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By: Vinaya Suresh

Python and Model Constraints in Odoo 13

Technical Odoo 13

Odoo helps you to set constraints to variants. In odoo, we can perform this using python and model constraints. In odoo python constraints are specified along with methods. Let us see how it can be defined in odoo.

In python constraint is defined along with a method decorated with constrains()

Suppose I need to add a constraint while saving a record I can simply add the below code.

The below code restricts the user from entering a negative value for the amount.

from odoo.exceptions import ValidationError
@api.constrains(‘amount’)
def _check_something(self):
    for record in self:
        if record.amount < 0:
            raise ValidationError(“Amount cannot be negative”)

The field for which constraint is to be applied is specified along with the decorator constrains(). 

You can provide multiple field values as arguments in the function. So that the function gets invoked each time the value in the field gets modified/changed.

@api.constrains(field1, field2)
def _check_values(self):
    for record in self:
        if record.field1 == record.field2:
            raise ValidationError("Fields field1 and field2 must be not be same")

But there are certain limitations for using constrains():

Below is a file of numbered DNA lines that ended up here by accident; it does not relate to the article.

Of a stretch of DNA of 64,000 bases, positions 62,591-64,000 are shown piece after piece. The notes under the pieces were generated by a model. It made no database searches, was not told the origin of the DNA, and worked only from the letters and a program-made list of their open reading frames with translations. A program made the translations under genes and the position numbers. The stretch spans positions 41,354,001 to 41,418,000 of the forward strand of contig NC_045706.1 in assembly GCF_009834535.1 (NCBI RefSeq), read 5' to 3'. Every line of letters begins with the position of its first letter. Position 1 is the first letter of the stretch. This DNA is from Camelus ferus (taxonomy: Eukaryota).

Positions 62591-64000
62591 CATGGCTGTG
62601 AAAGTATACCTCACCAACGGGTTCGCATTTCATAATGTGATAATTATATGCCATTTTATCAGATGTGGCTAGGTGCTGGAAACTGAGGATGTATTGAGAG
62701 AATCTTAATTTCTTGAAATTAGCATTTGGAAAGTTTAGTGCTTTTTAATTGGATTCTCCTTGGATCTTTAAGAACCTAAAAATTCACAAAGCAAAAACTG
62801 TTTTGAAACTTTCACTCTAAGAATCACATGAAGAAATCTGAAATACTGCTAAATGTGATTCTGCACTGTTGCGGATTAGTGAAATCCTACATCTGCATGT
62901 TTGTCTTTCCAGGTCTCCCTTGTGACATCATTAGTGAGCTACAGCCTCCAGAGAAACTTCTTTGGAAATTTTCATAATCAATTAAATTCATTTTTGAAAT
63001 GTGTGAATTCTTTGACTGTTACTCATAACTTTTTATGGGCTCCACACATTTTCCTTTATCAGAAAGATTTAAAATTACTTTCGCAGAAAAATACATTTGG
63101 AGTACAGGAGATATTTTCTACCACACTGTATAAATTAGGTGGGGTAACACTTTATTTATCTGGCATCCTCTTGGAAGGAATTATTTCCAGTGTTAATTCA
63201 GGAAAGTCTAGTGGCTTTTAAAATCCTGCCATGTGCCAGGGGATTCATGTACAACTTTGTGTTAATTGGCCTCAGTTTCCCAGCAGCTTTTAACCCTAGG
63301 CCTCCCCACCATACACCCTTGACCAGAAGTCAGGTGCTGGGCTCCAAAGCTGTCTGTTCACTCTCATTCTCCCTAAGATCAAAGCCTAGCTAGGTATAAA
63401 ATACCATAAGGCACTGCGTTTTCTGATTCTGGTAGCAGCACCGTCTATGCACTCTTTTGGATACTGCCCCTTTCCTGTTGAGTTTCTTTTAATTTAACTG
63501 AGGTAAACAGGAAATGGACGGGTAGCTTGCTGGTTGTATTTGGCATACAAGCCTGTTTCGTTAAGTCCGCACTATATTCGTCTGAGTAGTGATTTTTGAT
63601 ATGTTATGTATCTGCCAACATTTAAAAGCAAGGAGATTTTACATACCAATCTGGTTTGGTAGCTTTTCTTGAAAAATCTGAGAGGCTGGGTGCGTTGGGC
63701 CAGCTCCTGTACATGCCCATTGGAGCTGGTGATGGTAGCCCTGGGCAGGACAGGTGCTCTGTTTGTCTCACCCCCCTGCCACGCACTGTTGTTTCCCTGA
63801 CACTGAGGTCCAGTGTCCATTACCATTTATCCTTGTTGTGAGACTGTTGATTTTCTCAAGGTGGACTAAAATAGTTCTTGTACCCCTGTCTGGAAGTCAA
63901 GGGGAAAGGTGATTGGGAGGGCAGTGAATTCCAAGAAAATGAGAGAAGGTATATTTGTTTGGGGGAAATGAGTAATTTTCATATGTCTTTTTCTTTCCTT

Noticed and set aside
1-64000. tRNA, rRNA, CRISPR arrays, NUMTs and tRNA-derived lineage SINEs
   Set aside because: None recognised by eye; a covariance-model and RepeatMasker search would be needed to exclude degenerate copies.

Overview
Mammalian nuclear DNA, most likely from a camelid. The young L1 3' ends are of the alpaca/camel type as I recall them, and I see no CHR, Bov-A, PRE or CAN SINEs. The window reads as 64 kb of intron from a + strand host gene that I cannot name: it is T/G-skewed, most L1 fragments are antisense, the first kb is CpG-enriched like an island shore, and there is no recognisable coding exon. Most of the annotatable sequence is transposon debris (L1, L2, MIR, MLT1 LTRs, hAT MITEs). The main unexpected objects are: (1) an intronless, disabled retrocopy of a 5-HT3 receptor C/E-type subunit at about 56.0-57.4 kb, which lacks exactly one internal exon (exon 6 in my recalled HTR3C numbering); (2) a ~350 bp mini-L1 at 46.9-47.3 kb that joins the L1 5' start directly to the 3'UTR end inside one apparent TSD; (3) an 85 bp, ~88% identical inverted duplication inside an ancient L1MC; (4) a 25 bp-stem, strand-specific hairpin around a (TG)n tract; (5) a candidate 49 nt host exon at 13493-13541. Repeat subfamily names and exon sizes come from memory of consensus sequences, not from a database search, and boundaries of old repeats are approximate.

1. constrains() are not supported along with related fields. They can only be applied to simple fields. For example related fields like partner_id.phone.
2. constrains() can only be applied to fields that are included in the create and write call because if the field is which is not contained in the view will not trigger a call to python function.

Secondly, we have SQL constraints. The SQL constraints are applied on models using _sql_constraints.

In odoo _sql_constraints consist of three parts they are name, definition, and message.

_sql_constraints = [
        ('unique_email', 'unique (email)', 'Email address already exists!')
    ]

The above code is used to prevent the addition of records with the same email. Because it is irrelevant to add the same email to blacklist twice. So for situations like this where you need to apply constraints of this type the _sql_constraints comes into action.
name -  Name for the sql constraint(eg:'unique_email')
definition - Constraint to be applied on the table.(eg:unique (email))
message - Validation message to be displayed. (eg: Email address already exists!)

Some of the useful constraint types are shown below:
Check constraint: A check constraint is defined using the CHECK keyword.As the name suggests it is used to check whether it satisfies a certain condition.

Eg:
 _sql_constraints = [
        ('bom_qty_zero', 'CHECK (product_qty>=0)', 'All product quantities must be greater or equal to 0.’)]

Not-Null Constraints: NOT NULL keyword is used to specify not null constrain, which means 
certain values or fields cannot be NULL.

Eg:
_sql_constraints = [
        ('sale_order_required_if_sale_line', "CHECK((sale_line_id IS NOT NULL AND sale_order_id IS NOT NULL) OR (sale_line_id IS NULL))", 'The Project should be linked to a Sale Order to select an Sale Order Items.'),
    ]

Unique Constraint:
It is used along with a ‘unique’ keyword.
The unique constraint helps you to check whether a specified column in rows satisfies the unique constraint.

Eg:
_sql_constraints = [
        ('key_uniq', 'unique (key)', 'Key must be unique.')
    ]



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